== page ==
how they treat an empty ver1  or  ver2.  These  treat  an
                  empty version as earlier than any version: lt le eq ne ge
                  gt. These treat an empty version as later than  any  ver-
                  sion:  lt-nl  le-nl  ge-nl gt-nl. These are provided only
                  for compatibility with control file syntax: < << <= =  >=
                  >> >.
           --command-fd n
                  Accept  a  series of commands on input file descriptor n.
                  Note: additional options set on  the  command  line,  and
                  through  this  file  descriptor, are not reset for subse-
                  quent commands executed during the same run.
           --help Display a brief help message.
                  Give help about the --force-thing options.
                  -e, --control filename [directory]
                      Extract control-information from a package.
                  -x, --extract archive directory
                      Extract the files contained by package.
                  -X, --vextract archive directory
                      Extract and display the filenames contained by a
                  -f, --field  archive [control-field...]
                      Display control field(s) of a package.
                  --fsys-tarfile archive
                      Display the filesystem tar-file contained by a
                      Debian package.
                  -I, --info archive [control-file...]
                      Show information about a package.
           dpkg-query actions
                  See  dpkg-query(1) for more information about the follow-
                  ing actions.
                  -l, --list package-name-pattern...
                      List packages matching given pattern.
                  -s, --status package-name...
                      Report status of specified package.
                  -L, --listfiles package-name...
                      List files installed to your system from package-name.
                  -S, --search filename-search-pattern...
                      Search for a filename from installed packages.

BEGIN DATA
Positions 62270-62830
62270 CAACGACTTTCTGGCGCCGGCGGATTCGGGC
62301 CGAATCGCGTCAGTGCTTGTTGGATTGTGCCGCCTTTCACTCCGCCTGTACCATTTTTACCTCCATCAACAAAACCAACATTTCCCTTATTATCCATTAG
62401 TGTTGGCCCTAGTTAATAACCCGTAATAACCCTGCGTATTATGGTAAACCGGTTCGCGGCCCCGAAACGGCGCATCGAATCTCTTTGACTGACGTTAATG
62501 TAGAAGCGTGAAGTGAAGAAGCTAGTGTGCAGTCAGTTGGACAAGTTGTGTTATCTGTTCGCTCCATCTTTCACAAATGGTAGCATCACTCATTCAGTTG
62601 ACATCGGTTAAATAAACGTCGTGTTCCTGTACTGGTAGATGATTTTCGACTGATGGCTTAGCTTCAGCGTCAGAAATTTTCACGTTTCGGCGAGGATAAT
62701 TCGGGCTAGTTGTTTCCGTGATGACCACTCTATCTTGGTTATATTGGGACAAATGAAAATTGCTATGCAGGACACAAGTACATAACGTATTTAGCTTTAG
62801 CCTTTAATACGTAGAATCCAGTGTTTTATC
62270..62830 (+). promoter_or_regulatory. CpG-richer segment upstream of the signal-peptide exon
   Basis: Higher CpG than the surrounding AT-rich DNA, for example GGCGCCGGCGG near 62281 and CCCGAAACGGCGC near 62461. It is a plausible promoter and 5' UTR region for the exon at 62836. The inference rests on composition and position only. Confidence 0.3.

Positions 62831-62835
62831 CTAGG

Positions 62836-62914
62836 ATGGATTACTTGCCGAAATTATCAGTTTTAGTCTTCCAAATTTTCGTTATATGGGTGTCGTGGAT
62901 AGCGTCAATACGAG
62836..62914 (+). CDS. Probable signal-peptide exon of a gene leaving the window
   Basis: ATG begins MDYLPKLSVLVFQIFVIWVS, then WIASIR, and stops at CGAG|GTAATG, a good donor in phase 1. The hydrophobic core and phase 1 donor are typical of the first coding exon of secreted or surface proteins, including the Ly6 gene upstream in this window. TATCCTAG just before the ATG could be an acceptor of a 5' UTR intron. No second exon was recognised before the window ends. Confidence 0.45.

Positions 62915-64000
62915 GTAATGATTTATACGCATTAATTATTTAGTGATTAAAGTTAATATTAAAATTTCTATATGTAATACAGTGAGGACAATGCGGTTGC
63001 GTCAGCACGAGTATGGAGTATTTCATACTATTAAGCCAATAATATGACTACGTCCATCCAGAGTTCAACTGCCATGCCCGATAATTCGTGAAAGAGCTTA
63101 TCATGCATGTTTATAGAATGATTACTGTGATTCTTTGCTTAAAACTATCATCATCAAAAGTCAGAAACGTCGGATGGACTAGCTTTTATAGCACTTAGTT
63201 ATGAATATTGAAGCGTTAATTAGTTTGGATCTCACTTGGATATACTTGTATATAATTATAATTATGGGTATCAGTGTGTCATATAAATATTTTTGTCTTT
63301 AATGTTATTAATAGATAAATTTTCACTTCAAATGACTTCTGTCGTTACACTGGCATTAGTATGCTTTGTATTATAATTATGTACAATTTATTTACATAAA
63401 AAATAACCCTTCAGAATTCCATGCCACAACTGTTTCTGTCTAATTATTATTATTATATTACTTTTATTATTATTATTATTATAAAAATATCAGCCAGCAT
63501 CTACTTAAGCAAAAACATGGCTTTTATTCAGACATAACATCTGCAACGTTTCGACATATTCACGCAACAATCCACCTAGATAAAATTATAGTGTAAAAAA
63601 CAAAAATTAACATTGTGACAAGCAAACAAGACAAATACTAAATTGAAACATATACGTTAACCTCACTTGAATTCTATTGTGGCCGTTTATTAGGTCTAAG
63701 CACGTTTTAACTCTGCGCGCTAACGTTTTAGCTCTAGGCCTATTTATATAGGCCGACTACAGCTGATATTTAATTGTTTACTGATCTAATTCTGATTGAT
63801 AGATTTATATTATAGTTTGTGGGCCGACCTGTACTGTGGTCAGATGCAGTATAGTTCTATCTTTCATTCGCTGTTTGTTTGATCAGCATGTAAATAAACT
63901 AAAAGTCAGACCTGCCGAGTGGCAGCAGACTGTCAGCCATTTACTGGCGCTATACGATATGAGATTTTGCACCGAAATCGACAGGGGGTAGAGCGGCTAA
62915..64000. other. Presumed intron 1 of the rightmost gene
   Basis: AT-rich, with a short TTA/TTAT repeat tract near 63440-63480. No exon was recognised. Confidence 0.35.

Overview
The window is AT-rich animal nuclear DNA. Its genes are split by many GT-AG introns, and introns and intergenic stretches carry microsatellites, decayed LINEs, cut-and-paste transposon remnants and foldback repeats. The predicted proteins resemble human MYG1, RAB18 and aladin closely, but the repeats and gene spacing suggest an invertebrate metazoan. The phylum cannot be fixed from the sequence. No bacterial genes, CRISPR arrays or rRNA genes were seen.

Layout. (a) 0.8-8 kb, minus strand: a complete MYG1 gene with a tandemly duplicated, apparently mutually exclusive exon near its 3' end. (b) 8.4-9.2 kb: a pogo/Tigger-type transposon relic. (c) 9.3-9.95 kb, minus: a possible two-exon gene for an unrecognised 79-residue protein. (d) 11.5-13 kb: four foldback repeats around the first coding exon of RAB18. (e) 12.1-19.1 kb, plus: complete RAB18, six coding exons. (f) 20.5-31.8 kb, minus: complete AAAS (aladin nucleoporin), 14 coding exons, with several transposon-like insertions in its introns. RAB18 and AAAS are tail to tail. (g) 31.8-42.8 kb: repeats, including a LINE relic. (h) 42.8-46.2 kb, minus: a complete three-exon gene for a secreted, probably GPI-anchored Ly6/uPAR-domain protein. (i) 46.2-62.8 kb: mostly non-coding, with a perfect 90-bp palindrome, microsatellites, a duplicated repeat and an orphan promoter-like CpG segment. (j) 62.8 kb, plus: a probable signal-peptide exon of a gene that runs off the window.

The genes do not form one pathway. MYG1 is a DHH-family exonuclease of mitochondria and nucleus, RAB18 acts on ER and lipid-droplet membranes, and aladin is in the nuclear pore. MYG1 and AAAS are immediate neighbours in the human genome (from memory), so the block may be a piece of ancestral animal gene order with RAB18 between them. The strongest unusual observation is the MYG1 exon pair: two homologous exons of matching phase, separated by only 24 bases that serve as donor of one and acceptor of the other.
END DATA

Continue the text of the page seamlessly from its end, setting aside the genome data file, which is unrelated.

-p, --print-avail package-name...
                      Display details about package-name, as found in
                      /var/lib/dpkg/available. Users of APT-based frontends
                      should use apt-cache show package-name instead.


           All options can be specified both on the command line and in the
           dpkg  configuration  file /etc/dpkg/dpkg.cfg or the files on the
           configuration directory /etc/dpkg/dpkg.cfg.d/. Each line in  the
           configuration  file is either an option (exactly the same as the
           command line option but without leading dashes) or a comment (if
           it starts with a #).
                  Change after how many errors dpkg will abort. The default
                  is 50.
           -B, --auto-deconfigure
                  When a package is removed, there is  a  possibility  that
                  another  installed  package depended on the removed pack-
                  age. Specifying this option will cause  automatic  decon-
                  figuration  of  the package which depended on the removed
                          40   Dependencies and conflicts
                         400   Lots of dependencies/conflicts output
                       10000   Trigger activation and processing
                       20000   Lots of output regarding triggers
                       40000   Silly amounts of output regarding triggers
                        1000   Lots of drivel about e.g. the dpkg/info dir
                        2000   Insane amounts of drivel
           --force-things, --no-force-things, --refuse-things
                  Force or refuse (no-force and refuse mean the same thing)
                  to do some things. things is a comma  separated  list  of
                  things  specified  below. --force-help displays a message
                  describing them.  Things marked with (*)  are  forced  by
                  Warning:  These options are mostly intended to be used by
                  experts only.  Using  them  without  fully  understanding
                  their effects may break your whole system.
                  all: Turns on (or off) all force options.
                  downgrade(*): Install a package, even if newer version of
                  it is already installed.
                  Warning: At present  dpkg  does  not  do  any  dependency
                  checking on downgrades and therefore will not warn you if